Sunday, February 20, 2000
Dance company director stickler for details
BY CAROL NORRIS
Kevin Ward speaks so softly that you must lean forward in your chair to hear him. It's unexpected. Dance company directors are skilled at keeping noisy dancers moving, all the while fielding dozens of questions that come flying at them.
His laid-back style seems out of place in the bustling world that is Dayton Contemporary Dance Company. But it's deceiving.
He's quiet only until you're not doing your job. If you've seen it (the louder side), you don't really want to get to that point, laughs Terence Greene, a 10-year company veteran.
Mr. Greene, originally from Cleveland, came to Dayton via New York because of the company's reputation. Everybody knows about DCDC, he says. It's famous.
Kevin Ward came to DCDC in 1980 when the company's founder and artistic director Jeraldyne Blunden invited him to teach a men's class. Soon he was dancing and choreographing for the group.
Ten years later he became associate artistic director and resident choreographer. He was named artistic director in December after Ms. Blunden died in November.
Mr. Ward's high standards are why Mr. Greene is still with the company.
He's stern, a stickler about everything, but he knows his stuff. His touch is light but his walk is powerful, Mr. Greene says.
New York in March
Evidence of the stickler tag shows up during a rehearsal of Las Desenamoradas, Eleo Pomare's dramatic work to the jazz sounds of John Coltrane.
In a cavernous, mirrored studio one recent gray February day, Mr. Ward and dancers spent an hour and a half perfecting a 60-second section of the work they would perform in Cleveland this month Then it's off to New York in March to perform the work at Cornell University.
Every flexed foot, extended arm and stretched leg was analyzed and explained as to the choreographer's intent. It was a tedious process that had its payoff when the company finally got to a run-through that ran flawlessly with rich, dramatic impact.
Mr. Ward began the rehearsal sitting to the side and taking notes as rehearsal coach G.D. Harris demonstrated the movements. The atmosphere was as relaxed as Mr. Ward's attire jeans and checkered shirt.
He didn't sit still for long. Within minutes Mr. Ward was out of his chair, dancing and mixing it up with the dancers with an easy laugh.
Painting pictures with words and humor is his style.
In Las Desenamoradas, based on Federico Garcia Lorca's dramatic play The House of Bernarda Alba, dancer Nejla Yatkin was struggling with her character.
She's a 60-year old virgin, Mr. Ward says. Think how that would feel.
The room burst into laughter and Ms. Yatkin had the mental tool she needed.
DCDC's reputation for attention to detail and deep respect for the works bring the best choreographers to the company. Donald McKayle and Ronald K. Brown, for example, set last year's popular Children of the Passage.
The predominantly black, 12-member modern dance company includes other ethnic groups. The majority of its extensive repertory is by black choreographers, but it uses a diverse group of them. As an example of its reach, DCDC is the first predominantly black U.S. company to ask for one of modern dance legend Merce Cunningham's works, Channels and Inserts.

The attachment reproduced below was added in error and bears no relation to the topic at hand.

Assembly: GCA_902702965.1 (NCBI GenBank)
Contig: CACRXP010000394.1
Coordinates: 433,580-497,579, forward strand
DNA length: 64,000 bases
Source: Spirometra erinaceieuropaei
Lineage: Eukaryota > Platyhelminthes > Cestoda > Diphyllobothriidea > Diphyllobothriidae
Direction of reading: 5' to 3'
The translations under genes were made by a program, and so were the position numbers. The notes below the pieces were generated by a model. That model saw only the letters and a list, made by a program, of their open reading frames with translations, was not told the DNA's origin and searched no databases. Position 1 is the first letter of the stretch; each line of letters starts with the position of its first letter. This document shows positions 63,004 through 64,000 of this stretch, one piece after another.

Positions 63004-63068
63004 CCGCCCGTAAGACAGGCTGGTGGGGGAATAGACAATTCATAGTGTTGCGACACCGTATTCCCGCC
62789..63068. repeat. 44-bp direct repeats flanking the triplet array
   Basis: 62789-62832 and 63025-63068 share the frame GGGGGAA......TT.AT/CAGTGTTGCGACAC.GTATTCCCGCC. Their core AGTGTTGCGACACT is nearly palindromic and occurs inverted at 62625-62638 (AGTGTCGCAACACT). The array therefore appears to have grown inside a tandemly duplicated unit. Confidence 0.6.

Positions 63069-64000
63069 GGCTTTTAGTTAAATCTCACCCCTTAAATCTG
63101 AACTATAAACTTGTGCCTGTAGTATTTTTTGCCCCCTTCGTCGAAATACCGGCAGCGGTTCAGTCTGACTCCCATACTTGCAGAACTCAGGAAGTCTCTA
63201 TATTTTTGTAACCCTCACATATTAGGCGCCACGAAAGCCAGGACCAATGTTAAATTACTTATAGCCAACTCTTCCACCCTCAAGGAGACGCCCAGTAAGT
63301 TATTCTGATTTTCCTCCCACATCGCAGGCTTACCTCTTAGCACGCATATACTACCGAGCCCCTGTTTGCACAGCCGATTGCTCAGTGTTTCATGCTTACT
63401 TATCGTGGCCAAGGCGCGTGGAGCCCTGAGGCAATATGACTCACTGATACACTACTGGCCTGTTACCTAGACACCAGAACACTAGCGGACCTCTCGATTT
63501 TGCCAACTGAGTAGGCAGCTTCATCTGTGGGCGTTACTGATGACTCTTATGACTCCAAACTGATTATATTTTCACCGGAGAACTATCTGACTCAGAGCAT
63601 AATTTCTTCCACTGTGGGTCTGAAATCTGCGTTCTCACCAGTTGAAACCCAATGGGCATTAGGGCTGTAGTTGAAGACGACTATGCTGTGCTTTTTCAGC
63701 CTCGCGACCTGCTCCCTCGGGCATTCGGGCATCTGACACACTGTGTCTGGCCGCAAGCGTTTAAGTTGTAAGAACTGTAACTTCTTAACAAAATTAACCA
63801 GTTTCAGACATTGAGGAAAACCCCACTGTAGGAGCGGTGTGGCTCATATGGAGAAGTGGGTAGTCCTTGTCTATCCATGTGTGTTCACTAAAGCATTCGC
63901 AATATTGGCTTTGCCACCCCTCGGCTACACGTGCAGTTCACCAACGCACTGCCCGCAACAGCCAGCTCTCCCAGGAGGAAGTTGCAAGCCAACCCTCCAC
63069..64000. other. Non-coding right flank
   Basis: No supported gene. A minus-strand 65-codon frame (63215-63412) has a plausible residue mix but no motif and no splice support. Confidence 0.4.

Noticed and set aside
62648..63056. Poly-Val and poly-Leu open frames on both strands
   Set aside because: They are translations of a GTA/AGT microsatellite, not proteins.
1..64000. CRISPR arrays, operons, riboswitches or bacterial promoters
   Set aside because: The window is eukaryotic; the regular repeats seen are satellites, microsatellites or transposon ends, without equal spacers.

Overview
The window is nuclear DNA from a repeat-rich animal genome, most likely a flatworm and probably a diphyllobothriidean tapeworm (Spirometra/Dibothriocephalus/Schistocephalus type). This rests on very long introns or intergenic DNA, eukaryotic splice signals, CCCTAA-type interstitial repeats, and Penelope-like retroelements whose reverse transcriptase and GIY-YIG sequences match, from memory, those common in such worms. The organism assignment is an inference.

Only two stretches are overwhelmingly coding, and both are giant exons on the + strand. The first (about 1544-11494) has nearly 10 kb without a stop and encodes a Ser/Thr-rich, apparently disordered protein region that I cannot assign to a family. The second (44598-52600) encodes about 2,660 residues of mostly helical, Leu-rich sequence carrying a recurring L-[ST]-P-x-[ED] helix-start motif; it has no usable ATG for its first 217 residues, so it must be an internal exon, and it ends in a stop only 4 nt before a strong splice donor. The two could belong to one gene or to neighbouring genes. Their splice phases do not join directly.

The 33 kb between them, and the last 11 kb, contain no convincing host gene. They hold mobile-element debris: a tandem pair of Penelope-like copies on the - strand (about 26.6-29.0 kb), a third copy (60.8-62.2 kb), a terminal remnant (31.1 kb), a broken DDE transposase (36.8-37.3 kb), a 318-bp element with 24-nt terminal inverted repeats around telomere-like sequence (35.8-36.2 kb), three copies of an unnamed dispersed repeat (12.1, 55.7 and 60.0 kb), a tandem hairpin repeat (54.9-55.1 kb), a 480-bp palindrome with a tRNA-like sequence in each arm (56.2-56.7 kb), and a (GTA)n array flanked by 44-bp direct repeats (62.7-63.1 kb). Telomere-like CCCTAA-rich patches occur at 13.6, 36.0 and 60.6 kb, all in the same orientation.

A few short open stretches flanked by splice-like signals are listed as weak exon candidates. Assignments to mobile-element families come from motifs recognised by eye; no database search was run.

The company is on the road 8-10 weeks a year. After the Cornell performance, it's back to Dayton to prepare for a joint concert with Dayton's Rhythm in Shoes in May.
DCDC rarely performs in Cincinnati, although Dawn Wood, director of touring, says the company is working on a date for next fall with Jefferson James of Contemporary Dance Theater.
Mr. Ward says the most obvious change since the beloved Ms. Blunden's death is the heavy feeling of responsibility.
There's a lot more forward-planning, a lot more time spent in the office and not in the studio, he says. It's not good or bad, it's just what has to be.
Ms. Blunden's daughter, Debbie Blunden-Diggs is associate artistic director/director of education.
Mr. Ward, 46, grew up in Dayton. He started dancing at 15, performing African dances with a radical theater group in the '60s. Called Theater West, it no longer exists but allowed Mr. Ward his first chance to earn money for dancing. Maybe $15 a week, he recalls.
With piano as his first love, he attended Interlochen Arts Academy, a high school in Michigan, where he majored in music and minored in dance. This brought him a dance scholarship to the University of Cincinnati College-Conservatory of Music. He performed with Cincinnati Ballet and Dance Theatre of Harlem before returning to Dayton.
He continues to play piano (Only for myself now) and has composed dance scores for DCDC and Dayton's Rhythm in Shoes (The kind to get people up and moving, he says).
He'll continue to teach and choreograph for the company he's grown up with artistically. That makes the dancers happy.
In discussions, they use words such as mentor and role model in describing their relationship with him.
He brings something out of you that you never knew you had, says Greer Reed-Walton, who's been with the company eight years.
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